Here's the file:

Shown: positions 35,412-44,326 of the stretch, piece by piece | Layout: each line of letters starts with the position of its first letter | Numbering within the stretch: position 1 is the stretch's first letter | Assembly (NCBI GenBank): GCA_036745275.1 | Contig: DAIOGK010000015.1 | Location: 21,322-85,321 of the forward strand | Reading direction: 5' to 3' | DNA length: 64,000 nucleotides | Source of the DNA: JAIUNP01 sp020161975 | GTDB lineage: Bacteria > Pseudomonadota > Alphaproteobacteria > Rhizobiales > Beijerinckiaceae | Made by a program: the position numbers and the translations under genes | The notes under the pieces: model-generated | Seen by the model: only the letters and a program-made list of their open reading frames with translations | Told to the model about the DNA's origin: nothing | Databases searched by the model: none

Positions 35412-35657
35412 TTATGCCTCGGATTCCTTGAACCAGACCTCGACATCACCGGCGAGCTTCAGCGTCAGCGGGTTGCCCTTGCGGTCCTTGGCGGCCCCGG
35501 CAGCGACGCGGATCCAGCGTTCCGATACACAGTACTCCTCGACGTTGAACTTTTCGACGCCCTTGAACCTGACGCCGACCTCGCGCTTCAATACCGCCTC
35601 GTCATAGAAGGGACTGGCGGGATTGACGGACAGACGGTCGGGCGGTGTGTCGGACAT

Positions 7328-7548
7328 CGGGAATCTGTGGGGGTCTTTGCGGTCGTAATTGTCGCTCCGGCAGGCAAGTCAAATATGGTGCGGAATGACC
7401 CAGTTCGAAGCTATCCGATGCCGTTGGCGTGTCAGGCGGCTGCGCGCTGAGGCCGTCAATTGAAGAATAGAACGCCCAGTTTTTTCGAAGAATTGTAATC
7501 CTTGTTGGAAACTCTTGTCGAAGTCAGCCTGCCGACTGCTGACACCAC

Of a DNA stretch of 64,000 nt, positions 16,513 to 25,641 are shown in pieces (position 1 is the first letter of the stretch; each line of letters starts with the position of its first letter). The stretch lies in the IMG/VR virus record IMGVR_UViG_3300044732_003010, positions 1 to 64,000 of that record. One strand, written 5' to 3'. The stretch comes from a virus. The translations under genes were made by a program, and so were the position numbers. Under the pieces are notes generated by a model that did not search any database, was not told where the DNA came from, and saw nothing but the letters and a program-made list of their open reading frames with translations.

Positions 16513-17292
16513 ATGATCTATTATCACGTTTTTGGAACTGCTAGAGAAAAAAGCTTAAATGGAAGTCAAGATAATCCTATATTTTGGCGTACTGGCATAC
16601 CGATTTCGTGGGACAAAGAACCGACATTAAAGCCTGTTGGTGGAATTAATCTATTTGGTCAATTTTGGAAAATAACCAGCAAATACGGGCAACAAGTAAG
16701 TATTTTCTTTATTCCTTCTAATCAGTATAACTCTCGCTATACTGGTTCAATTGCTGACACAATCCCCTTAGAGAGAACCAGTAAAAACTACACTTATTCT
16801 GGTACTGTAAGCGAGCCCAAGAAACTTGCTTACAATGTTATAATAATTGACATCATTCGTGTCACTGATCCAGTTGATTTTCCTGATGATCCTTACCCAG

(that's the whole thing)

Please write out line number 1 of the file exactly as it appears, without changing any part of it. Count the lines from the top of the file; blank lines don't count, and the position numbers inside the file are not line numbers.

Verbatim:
Shown: positions 35,412-44,326 of the stretch, piece by piece | Layout: each line of letters starts with the position of its first letter | Numbering within the stretch: position 1 is the stretch's first letter | Assembly (NCBI GenBank): GCA_036745275.1 | Contig: DAIOGK010000015.1 | Location: 21,322-85,321 of the forward strand | Reading direction: 5' to 3' | DNA length: 64,000 nucleotides | Source of the DNA: JAIUNP01 sp020161975 | GTDB lineage: Bacteria > Pseudomonadota > Alphaproteobacteria > Rhizobiales > Beijerinckiaceae | Made by a program: the position numbers and the translations under genes | The notes under the pieces: model-generated | Seen by the model: only the letters and a program-made list of their open reading frames with translations | Told to the model about the DNA's origin: nothing | Databases searched by the model: none